We’ve given the recordings to HOH, The FEST and No Idea Records. Hopefully this way more of it will get to see the light of day. I can only be sure that it has no chance if I sit on it and do nothing.

We’re going to keep the site up and might post stuff we feel like sharing. We shall see.

From the bottom of my heart, thank you to every single person, visitor to our site, crew member, band, manager, venue, label, support staff, security guard and yes, even cop who helped in any and every way, even by just giving us any attention at all. It’s been beyond rad.


Interview: Deafheaven

Photo: Deathwish Inc.

Photo: Deathwish Inc.

San Francisco’s Deafheaven has been fairly described as a black metal, shoegaze, or post-hardcore band, but it’s difficult to reduce it to a single genre. The band’s debut full-length Roads to Judah was released to much acclaim among the communities attached to these various alternative subgenres. The record was sprawling with atmosphere, with elaborate instrumental arrangements and brooding lyrics brimming with dark imagery. The writing on Sunbather, Deafheaven’s followup to Roads to Judah, is the work of two songwriters — three fewer than on the previous full-length, but with no less ambition. In fact, the record will be 22 minutes and three tracks longer than its predecessor, with multiple instrumental interludes intersecting with stories of class disparity, romantic detachment, and family. I discussed the songwriting process and the content of Sunbather with vocalist George Clarke after the band played a one-off show in Brooklyn.

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Review: Luther – Let’s Get You Somewhere Else

Luther, hailing from Philadelphia, has already made quite a name for themselves in their brief existence. The band has played with everyone from The Menzingers and Dave Hause to The Bouncing Souls and Hot Water Music. With a 7-song EP and a 4-way split under their belt, Luther’s first full-length effort, Let’s Get You Somewhere Else, was released on October 9th through Chunksaah Records.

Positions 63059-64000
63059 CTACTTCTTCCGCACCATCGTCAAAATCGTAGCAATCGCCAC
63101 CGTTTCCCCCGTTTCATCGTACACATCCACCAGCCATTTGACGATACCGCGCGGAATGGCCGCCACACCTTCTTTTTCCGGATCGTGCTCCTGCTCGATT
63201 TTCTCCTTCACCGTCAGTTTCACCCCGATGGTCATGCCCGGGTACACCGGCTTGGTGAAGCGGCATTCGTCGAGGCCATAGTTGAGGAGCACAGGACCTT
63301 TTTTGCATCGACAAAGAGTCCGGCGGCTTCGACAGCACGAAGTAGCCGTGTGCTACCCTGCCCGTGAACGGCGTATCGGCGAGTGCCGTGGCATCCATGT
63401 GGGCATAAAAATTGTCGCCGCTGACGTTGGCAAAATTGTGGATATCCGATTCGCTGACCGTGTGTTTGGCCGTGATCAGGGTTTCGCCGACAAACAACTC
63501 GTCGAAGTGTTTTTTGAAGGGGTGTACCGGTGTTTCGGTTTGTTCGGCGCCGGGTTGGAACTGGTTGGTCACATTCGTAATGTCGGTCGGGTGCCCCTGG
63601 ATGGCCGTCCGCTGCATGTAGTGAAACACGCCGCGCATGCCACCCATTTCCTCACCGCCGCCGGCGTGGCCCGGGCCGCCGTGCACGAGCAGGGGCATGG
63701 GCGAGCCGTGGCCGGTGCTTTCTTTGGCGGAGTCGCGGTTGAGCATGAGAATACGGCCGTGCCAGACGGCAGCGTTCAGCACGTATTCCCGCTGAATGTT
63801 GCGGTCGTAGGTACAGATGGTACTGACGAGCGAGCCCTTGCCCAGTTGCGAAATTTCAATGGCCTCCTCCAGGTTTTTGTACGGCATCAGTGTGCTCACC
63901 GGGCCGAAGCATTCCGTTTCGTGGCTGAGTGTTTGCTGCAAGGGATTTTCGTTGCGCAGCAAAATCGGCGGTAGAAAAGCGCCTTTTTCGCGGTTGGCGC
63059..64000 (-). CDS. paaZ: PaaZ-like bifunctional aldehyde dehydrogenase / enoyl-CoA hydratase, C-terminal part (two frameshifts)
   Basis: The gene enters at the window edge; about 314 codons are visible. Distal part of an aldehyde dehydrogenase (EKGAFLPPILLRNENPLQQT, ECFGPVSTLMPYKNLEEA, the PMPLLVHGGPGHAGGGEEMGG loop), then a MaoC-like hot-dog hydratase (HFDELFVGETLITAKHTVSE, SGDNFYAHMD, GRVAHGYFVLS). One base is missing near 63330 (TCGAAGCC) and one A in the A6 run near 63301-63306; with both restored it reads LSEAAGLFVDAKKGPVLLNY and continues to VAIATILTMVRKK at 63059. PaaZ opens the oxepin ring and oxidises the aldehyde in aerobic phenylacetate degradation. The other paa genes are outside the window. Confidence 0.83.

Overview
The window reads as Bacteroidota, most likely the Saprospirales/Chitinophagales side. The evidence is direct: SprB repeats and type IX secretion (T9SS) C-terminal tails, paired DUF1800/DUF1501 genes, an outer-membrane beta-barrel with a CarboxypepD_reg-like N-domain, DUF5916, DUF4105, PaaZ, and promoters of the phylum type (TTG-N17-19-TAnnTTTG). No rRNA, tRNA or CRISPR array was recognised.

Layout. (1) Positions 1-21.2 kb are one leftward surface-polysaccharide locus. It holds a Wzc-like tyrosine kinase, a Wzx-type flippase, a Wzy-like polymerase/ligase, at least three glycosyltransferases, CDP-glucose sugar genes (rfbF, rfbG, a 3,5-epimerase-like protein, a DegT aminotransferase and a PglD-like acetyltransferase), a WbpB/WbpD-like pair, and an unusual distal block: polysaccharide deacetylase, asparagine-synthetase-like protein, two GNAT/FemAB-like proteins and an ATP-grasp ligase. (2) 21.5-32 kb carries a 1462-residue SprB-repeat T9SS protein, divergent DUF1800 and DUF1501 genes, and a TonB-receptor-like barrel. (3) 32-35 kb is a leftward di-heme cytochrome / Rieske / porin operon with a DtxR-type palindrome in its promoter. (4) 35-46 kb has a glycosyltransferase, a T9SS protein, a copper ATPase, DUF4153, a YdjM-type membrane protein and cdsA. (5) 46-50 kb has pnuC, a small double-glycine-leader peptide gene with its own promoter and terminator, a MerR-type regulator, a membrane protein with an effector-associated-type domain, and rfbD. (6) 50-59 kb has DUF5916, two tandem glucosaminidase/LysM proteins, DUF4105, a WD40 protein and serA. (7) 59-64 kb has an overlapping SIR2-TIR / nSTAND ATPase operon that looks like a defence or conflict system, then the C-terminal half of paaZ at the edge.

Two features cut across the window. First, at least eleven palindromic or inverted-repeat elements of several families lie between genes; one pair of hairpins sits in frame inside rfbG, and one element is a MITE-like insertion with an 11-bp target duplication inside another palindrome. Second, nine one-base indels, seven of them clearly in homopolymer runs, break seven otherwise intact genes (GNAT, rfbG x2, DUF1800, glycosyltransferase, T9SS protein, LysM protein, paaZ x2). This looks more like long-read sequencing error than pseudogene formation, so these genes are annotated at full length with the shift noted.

The album kicks off with “The Concrete Sound,” which immediately brings to mind Apathy and Exhaustion-era Lawrence Arms. Continue reading


Review: Propagandhi – Failed States

Impressive dynamics, scathing lyrics, and artistic cohesiveness have accurately characterized Propagandhi in the past; the same applies here, on Propagandhi’s sixth full-length and Epitaph Records debut, but these characteristics are on such prominent display this time around that I can’t help but hail Failed States as the band’s best release.

On Failed States, Propagandhi critiques subjects ranging from human nature to the often deafening effects of social media — some broad subjects, for sure, but their vitriol is just as passionately applied to specific current events. On “Rattan Cane,” bassist Todd Kowalski assumes the menacing voice of an Indonesian police officer as he, in his fascist act of “spiritual cleansing,” shaves the head of a young punk. The empowering “Cognitive Suicide,” meanwhile, addresses the degrading “gender verification” of Olympic track runner Caster Semenya in 2009. “Are they terrified of unobscured and brilliant colours?” asks Kowalksi. “Perhaps you cracked the door to their own forbidden worlds.” The song is annotated with additional words of encouragement for Semenya.

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Review: Cerce – self-titled EP/7”

Cerce self-titled EPCerce (pronounced “sir-say”) is a fierce, scorching, raging fire, with flames that rip forth unpredictably, burning fast. The 5-piece Boston band just released their self-titled, 6-song EP/7”, so I grabbed a fire extinguisher and gave it a listen.

The EP opens with a slow, brooding, feedback-heavy, meandering instrumental. The song helps set the stage for the pain, furor, and soul-baring to come, almost lulling you, before seamlessly plowing into the second track, “Weary,” drums pounding at a very fast tempo. Continue reading


Review: Defiance, Ohio – The Calling EP

This July, Defiance, Ohio made available on its website, with no prior notice, two new songs. Subsequent weeks saw the release of four more. All six comprise The Calling, a self-released digital-only EP that is in part a celebration of the band’s tenth anniversary.

Defiance, Ohio was a very different band ten years ago. Formerly an acoustic trio, its unique brand of folk punk has evolved considerably. The Calling retains some of the acoustic elements upon which the band was founded, as “Bad Ideas” is initially a 3/3 acoustic solo number, until the percussion gradually enters and the song becomes a swaying singalong.